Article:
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    1. I have to disagree with a few of your statements here. First, “Literature is not suppose [sic] to serve as a mirror, but as a window.” Who gets to say what literature is “supposed” to serve as? If readers wish to read literature that serves as a mirror for them, then I think that is what is supposed to be available for them. Some readers don’t have many opportunities to choose between windows or mirrors, and I believe all readers should have plenty of both available to them. Second, I disagree with your statement that “It doesn’t matter the diversity of authorship, it’s the diversity of thought and message that should count.” The only way to guarantee true diversity of thought and message is to have diversity of authorship. Yes, we all can–and should–do our best to make sure that we are portraying multiple perspectives as authentically as possible. But there will inherently be gaps and inaccuracies in those representations as long as the unique perspectives of all authors are not being heard.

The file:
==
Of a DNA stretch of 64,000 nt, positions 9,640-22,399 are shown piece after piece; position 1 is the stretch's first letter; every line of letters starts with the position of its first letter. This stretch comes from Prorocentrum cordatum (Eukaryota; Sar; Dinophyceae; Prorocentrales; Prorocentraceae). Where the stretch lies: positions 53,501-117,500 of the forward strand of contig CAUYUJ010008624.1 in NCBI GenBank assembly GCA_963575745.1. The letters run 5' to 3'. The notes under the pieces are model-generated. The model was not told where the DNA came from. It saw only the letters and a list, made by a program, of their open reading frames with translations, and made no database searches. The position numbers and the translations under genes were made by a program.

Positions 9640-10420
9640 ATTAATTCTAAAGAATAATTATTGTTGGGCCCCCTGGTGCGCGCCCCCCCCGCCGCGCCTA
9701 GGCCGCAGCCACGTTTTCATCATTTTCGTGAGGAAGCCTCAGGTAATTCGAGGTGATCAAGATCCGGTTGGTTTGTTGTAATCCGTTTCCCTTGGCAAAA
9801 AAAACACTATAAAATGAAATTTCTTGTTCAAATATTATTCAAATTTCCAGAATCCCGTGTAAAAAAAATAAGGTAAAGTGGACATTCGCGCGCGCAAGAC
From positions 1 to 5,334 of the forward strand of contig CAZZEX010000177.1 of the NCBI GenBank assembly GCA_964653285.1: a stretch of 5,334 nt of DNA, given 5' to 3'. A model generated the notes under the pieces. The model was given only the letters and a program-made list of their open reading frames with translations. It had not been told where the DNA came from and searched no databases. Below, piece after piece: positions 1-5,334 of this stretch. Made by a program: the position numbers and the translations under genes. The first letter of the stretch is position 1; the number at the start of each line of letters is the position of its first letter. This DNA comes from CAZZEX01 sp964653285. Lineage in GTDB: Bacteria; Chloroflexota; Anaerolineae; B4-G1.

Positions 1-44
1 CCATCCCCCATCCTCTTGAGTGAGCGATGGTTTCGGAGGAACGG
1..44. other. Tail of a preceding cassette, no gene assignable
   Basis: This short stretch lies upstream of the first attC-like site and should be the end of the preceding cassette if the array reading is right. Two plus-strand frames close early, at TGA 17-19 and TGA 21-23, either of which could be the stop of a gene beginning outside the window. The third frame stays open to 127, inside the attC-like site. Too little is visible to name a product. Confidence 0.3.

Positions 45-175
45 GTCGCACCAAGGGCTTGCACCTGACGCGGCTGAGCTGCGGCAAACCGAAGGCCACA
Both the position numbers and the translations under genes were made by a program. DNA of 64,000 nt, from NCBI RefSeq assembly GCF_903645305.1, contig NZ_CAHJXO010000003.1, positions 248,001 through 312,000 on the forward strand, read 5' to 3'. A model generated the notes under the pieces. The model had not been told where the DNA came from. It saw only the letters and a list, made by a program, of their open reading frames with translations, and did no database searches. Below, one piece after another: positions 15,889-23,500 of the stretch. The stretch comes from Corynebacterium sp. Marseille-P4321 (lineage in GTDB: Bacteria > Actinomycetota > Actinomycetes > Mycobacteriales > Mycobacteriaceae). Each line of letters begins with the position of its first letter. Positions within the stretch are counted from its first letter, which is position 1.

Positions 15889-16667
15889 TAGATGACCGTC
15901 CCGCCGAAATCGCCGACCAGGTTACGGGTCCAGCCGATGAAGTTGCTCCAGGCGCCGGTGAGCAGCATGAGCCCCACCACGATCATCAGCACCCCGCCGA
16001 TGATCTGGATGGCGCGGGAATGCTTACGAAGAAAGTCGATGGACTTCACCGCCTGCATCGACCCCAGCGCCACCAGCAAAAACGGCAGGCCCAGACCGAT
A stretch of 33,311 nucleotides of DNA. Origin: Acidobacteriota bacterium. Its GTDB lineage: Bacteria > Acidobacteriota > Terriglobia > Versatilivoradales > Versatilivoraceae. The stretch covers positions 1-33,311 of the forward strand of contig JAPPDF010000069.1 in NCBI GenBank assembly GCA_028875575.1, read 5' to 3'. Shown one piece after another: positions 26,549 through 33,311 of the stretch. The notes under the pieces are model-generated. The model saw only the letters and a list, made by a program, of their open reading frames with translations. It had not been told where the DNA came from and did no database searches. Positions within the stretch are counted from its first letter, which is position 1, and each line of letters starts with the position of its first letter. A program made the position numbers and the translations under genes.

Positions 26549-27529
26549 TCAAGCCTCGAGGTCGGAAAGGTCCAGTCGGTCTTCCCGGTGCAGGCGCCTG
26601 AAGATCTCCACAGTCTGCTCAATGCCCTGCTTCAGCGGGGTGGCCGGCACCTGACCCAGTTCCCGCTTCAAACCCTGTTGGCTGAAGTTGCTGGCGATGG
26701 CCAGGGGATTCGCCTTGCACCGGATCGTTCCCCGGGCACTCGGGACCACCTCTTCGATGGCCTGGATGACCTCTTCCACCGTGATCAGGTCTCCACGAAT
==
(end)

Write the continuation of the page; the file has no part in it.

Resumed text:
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  2. I agree with Catia and Christian that it’s complicated. Right now diversity is the hot issue, and I think POC and marginalized groups are worried that white authors and illustrators are jumping on the diversity bandwagon because they think it’s a trend, and are not putting in the effort to do research and employ sensitivity readers to ensure they are crafting an accurate and sensitive portrayal. POC are concerned after many years of seeing books published that aren’t good representation, and also are bitter after years of their books being rejected because publishers have viewed diverse books as niche books that aren’t marketable. But does that mean that white authors and illustrators shouldn’t put diverse characters into their work? I don’t think that’s the answer, either. I think it’s important for white authors and illustrators to go about this as thoughtfully as possible and put as much research into their books as possible, while at the same time making the effort to encourage and promote those diverse authors and illustrators who are telling their own stories. There’s no easy solution or one right answer to this, and there will be a lot of missteps along the way, but at least we are having this conversation, and that is a step in the right direction.